Leadership skills are applicable in many contexts—the workplace, schools and classrooms, volunteer organizations, and even within families. People who take initiative, who can strategize, plan, and accomplish goals to achieve their vision are considered good leaders. But what are the skills that complement leadership. This is where the five intelligence come in.
- Emotional intelligence refers to the ability to identify and manage one’s own emotions, as well as the emotions of others. Emotional intelligence (or “emotional quotient,” as it’s sometimes known). A person who doesn’t value or respect his co-worker’s will not inspire them to achieve team goals, which obviously leads to a decline in productivity. Emotions are quite strongly correlated with performance and productivity since teams whose members feel emotionally supported and appreciated through their challenges and successes will likely be happier and more productive.
- Spiritual Intelligence is defined as the ability to behave with compassion and wisdom while maintaining inner and outer peace regardless of the circumstances. Spiritual Intelligence is about how we behave—how we actually make decisions and act—in the everyday, stressful world of interacting with difficult people and situations, which is a situation that all of us face on a regular basis.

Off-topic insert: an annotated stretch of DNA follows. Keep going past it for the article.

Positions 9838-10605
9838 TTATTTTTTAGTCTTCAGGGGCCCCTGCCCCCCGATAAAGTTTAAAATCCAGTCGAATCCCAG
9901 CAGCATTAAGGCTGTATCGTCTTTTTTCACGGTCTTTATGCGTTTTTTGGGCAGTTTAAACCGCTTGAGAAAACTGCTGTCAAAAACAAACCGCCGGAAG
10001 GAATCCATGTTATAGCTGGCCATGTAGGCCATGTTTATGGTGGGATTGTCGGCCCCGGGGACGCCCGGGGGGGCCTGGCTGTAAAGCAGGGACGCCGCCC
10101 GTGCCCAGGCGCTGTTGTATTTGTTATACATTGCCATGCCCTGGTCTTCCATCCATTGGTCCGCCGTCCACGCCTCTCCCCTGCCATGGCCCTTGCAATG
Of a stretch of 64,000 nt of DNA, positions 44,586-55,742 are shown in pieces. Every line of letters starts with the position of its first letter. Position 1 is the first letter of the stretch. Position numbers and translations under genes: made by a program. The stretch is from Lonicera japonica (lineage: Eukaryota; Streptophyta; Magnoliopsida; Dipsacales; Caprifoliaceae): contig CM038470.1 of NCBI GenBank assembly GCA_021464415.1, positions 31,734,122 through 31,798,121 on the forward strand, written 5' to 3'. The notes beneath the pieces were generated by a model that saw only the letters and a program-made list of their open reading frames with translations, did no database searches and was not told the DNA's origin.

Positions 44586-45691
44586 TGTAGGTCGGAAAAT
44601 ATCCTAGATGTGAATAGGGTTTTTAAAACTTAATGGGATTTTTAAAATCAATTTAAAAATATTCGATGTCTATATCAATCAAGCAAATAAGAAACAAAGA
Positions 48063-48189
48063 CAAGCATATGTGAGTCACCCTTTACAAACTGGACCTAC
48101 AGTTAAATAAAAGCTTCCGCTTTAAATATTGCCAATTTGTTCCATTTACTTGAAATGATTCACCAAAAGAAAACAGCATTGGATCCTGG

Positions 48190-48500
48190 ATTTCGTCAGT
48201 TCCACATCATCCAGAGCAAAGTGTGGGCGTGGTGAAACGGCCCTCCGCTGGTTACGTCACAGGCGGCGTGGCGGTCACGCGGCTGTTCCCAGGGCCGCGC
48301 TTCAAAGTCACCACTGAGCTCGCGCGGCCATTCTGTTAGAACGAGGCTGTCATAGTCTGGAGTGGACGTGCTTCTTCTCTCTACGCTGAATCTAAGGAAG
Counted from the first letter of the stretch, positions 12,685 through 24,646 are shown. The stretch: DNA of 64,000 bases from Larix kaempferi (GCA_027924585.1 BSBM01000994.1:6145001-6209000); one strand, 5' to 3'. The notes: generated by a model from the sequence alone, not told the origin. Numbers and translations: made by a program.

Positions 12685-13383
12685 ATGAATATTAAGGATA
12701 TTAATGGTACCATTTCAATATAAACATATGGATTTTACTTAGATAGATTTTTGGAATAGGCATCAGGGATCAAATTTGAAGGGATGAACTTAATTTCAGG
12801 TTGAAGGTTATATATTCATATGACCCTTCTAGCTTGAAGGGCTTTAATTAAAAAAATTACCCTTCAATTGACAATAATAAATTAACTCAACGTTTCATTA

- Mental Intelligence is related to your mental ability’ or ‘reasoning ability’. An individual who is able to analyse complexity in numbers, language can come up with more right answers and make better overall decisions. Although mental ability is said to be a good predictor of performance for leaders, it’s not the only predictor, nor is it only important one.
- Physical Intelligence is not just about “fitness” – although being fit certainly seems to be part of it. It comes as no surprise that people who have a good relationship with their own bodies are more confident in their dealings with others. A leader who is sick or tired due to poor physical fitness can't guide a business toward fiscal fitness.
- Moral Intelligence indicates how you cope with making mistakes. Applying moral intelligence like responsibility, forgiveness and compassion to relationships in the workplace impacts your environment in more powerful ways than your amazing skills at crunching numbers. Moral intelligence helps you develop trusting relationships in the workplace. Meeting and interacting with the thought leaders of today at the GYLF ConcLive will help the fellows learn how they too can become holistically intelligent.
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